In the Lectionary

November 5, All Saints A (Matthew 5:1-12)

Poverty of spirit, like any kind of poverty, is unenviable but survivable.

One of my favorite spiritual gatherings is marked by a lack of pretension of purity. The people there are poor in spirit; they’re merciful; they mourn; sometimes they’re even peacemakers. But pure? No way. All Ten Commandments and a bunch that aren’t on the list have been broken by somebody present, and everyone knows it. Feigning a holy and righteous front will only garner laughter. Genuine persecution is not familiar here, though persecution complexes are.

It is a safe place to the extent that one recognizes the utter futility of self-righteousness. The emperor of self simply has no clothes—and this isn’t a secret. It is a group of people who tell redemption stories as easily as they offer a handshake. Failure of almost any kind is met with worldly knowing, a weary sadness, and a helping hand. Mercy is given and received on an egalitarian basis of acknowledged personal failure. There is little notion of the morally superior granting a boon.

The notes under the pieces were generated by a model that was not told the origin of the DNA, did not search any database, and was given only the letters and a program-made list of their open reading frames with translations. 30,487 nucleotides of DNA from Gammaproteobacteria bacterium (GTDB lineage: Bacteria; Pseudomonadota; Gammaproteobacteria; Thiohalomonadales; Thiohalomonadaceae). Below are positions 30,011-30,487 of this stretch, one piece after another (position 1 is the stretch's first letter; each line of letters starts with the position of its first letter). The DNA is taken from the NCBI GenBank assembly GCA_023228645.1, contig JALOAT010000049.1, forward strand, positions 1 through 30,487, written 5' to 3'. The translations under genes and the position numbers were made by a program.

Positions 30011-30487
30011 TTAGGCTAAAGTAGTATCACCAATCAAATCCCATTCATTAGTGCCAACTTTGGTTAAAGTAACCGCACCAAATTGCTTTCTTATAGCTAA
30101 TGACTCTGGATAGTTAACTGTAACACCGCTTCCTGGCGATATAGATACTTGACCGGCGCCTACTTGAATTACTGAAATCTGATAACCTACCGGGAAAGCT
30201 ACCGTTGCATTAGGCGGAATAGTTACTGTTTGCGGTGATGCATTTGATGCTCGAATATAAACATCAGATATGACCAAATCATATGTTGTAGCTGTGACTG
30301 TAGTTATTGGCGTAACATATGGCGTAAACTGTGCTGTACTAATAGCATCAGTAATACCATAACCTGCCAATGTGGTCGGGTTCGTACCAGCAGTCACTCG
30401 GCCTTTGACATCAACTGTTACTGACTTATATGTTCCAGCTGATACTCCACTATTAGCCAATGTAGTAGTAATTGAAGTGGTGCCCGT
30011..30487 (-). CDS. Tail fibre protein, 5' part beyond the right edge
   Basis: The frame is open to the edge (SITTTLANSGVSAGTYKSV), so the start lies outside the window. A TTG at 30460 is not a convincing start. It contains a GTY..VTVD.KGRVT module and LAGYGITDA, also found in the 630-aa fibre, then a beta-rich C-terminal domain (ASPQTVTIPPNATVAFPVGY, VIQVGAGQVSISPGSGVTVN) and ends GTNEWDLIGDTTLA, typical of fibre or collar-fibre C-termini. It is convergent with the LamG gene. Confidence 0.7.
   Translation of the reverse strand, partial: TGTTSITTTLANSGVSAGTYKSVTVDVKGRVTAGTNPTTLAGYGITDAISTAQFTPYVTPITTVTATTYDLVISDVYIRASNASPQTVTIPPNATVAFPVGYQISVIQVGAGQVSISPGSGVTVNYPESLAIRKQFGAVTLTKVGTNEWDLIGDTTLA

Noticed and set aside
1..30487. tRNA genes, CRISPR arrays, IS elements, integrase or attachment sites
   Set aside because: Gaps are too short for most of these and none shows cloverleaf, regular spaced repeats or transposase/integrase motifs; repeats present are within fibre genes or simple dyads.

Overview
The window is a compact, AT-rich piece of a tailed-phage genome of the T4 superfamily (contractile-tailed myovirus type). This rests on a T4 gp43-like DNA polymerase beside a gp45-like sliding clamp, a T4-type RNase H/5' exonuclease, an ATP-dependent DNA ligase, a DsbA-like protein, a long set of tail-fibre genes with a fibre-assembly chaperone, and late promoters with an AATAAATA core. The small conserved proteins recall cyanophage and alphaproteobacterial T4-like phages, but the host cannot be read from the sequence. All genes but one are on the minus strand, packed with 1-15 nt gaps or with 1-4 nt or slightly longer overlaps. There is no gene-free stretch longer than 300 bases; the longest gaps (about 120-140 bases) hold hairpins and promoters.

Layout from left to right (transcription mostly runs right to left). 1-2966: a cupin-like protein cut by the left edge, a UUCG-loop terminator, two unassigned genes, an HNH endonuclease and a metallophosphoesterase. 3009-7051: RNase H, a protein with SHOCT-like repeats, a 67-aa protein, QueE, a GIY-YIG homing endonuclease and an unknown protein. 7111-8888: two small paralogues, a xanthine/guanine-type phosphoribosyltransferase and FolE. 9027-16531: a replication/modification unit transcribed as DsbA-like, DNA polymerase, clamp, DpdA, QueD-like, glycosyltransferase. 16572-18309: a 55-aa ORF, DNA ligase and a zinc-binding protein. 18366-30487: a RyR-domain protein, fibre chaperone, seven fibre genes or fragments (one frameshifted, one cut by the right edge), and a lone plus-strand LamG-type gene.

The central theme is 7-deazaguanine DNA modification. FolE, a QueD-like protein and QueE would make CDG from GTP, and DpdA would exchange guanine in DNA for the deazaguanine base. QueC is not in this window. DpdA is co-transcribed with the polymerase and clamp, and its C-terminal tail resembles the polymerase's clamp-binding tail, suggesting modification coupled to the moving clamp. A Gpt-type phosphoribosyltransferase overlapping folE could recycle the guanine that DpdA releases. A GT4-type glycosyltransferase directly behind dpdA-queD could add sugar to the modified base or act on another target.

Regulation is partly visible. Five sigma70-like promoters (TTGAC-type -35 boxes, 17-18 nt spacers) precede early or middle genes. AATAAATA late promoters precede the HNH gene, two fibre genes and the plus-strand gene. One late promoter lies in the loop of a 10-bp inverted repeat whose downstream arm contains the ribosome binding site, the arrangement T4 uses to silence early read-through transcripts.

Poverty of spirit, like any kind of poverty, is an unenviable but survivable state of being. It is blessed not because it’s desirable but because it is a state of potential, a prerequisite for appreciating a true richness of spirit, an abundant life. People who have crawled back from desperate poverty are usually incredibly grateful. Those who proclaim no need of God or some greater source of life, those who have been handed wealth or think they created it all by themselves, tend to be self-congratulatory, not grateful.